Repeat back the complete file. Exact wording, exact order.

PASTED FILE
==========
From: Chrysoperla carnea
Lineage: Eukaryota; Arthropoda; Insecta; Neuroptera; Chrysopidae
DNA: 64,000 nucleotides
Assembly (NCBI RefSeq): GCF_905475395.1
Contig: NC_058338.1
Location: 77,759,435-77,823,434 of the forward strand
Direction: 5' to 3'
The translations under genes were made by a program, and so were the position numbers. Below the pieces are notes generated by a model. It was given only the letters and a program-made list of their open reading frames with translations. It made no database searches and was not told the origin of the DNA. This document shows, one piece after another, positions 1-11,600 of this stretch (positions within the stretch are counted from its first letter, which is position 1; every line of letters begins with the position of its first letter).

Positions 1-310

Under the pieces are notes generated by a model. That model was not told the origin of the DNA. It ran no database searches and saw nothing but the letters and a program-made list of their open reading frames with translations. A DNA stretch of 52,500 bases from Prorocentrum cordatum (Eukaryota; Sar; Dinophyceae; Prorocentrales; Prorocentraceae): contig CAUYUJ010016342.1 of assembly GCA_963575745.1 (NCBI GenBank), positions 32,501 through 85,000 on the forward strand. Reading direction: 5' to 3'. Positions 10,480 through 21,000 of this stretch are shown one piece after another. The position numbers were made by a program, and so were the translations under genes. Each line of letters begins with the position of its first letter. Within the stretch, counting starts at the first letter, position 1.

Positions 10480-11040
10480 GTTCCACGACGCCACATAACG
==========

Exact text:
From: Chrysoperla carnea
Lineage: Eukaryota; Arthropoda; Insecta; Neuroptera; Chrysopidae
DNA: 64,000 nucleotides
Assembly (NCBI RefSeq): GCF_905475395.1
Contig: NC_058338.1
Location: 77,759,435-77,823,434 of the forward strand
Direction: 5' to 3'
The translations under genes were made by a program, and so were the position numbers. Below the pieces are notes generated by a model. It was given only the letters and a program-made list of their open reading frames with translations. It made no database searches and was not told the origin of the DNA. This document shows, one piece after another, positions 1-11,600 of this stretch (positions within the stretch are counted from its first letter, which is position 1; every line of letters begins with the position of its first letter).

Positions 1-310

Under the pieces are notes generated by a model. That model was not told the origin of the DNA. It ran no database searches and saw nothing but the letters and a program-made list of their open reading frames with translations. A DNA stretch of 52,500 bases from Prorocentrum cordatum (Eukaryota; Sar; Dinophyceae; Prorocentrales; Prorocentraceae): contig CAUYUJ010016342.1 of assembly GCA_963575745.1 (NCBI GenBank), positions 32,501 through 85,000 on the forward strand. Reading direction: 5' to 3'. Positions 10,480 through 21,000 of this stretch are shown one piece after another. The position numbers were made by a program, and so were the translations under genes. Each line of letters begins with the position of its first letter. Within the stretch, counting starts at the first letter, position 1.

Positions 10480-11040
10480 GTTCCACGACGCCACATAACG